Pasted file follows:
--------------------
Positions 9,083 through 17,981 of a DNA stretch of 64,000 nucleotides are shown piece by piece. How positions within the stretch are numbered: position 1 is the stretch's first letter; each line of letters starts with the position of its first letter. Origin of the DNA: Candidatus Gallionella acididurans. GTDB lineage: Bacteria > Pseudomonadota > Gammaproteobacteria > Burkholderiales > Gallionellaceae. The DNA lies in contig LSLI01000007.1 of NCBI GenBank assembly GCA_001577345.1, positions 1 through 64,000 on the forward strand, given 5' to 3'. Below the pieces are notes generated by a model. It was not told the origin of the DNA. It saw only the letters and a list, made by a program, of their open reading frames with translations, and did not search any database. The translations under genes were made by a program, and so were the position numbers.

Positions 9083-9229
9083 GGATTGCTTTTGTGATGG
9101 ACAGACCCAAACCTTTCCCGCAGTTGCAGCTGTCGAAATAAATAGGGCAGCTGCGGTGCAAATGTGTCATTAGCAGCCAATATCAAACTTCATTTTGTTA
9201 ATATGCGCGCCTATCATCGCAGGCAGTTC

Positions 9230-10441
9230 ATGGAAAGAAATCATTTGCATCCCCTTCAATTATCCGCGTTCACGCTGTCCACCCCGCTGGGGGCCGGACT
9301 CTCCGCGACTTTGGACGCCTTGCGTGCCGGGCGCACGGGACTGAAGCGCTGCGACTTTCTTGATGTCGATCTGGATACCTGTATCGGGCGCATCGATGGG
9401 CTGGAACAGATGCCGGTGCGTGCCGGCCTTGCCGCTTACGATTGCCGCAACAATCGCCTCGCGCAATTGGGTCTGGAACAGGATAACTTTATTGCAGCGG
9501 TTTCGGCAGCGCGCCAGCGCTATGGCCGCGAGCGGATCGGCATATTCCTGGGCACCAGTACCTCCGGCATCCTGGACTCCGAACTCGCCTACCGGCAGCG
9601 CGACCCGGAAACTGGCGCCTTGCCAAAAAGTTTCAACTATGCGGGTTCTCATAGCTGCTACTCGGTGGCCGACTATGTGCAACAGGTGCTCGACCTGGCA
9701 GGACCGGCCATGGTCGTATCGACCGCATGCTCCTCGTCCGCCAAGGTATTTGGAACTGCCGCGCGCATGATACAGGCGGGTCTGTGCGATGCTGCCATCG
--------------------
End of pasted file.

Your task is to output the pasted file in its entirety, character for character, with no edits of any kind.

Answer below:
Positions 9,083 through 17,981 of a DNA stretch of 64,000 nucleotides are shown piece by piece. How positions within the stretch are numbered: position 1 is the stretch's first letter; each line of letters starts with the position of its first letter. Origin of the DNA: Candidatus Gallionella acididurans. GTDB lineage: Bacteria > Pseudomonadota > Gammaproteobacteria > Burkholderiales > Gallionellaceae. The DNA lies in contig LSLI01000007.1 of NCBI GenBank assembly GCA_001577345.1, positions 1 through 64,000 on the forward strand, given 5' to 3'. Below the pieces are notes generated by a model. It was not told the origin of the DNA. It saw only the letters and a list, made by a program, of their open reading frames with translations, and did not search any database. The translations under genes were made by a program, and so were the position numbers.

Positions 9083-9229
9083 GGATTGCTTTTGTGATGG
9101 ACAGACCCAAACCTTTCCCGCAGTTGCAGCTGTCGAAATAAATAGGGCAGCTGCGGTGCAAATGTGTCATTAGCAGCCAATATCAAACTTCATTTTGTTA
9201 ATATGCGCGCCTATCATCGCAGGCAGTTC

Positions 9230-10441
9230 ATGGAAAGAAATCATTTGCATCCCCTTCAATTATCCGCGTTCACGCTGTCCACCCCGCTGGGGGCCGGACT
9301 CTCCGCGACTTTGGACGCCTTGCGTGCCGGGCGCACGGGACTGAAGCGCTGCGACTTTCTTGATGTCGATCTGGATACCTGTATCGGGCGCATCGATGGG
9401 CTGGAACAGATGCCGGTGCGTGCCGGCCTTGCCGCTTACGATTGCCGCAACAATCGCCTCGCGCAATTGGGTCTGGAACAGGATAACTTTATTGCAGCGG
9501 TTTCGGCAGCGCGCCAGCGCTATGGCCGCGAGCGGATCGGCATATTCCTGGGCACCAGTACCTCCGGCATCCTGGACTCCGAACTCGCCTACCGGCAGCG
9601 CGACCCGGAAACTGGCGCCTTGCCAAAAAGTTTCAACTATGCGGGTTCTCATAGCTGCTACTCGGTGGCCGACTATGTGCAACAGGTGCTCGACCTGGCA
9701 GGACCGGCCATGGTCGTATCGACCGCATGCTCCTCGTCCGCCAAGGTATTTGGAACTGCCGCGCGCATGATACAGGCGGGTCTGTGCGATGCTGCCATCG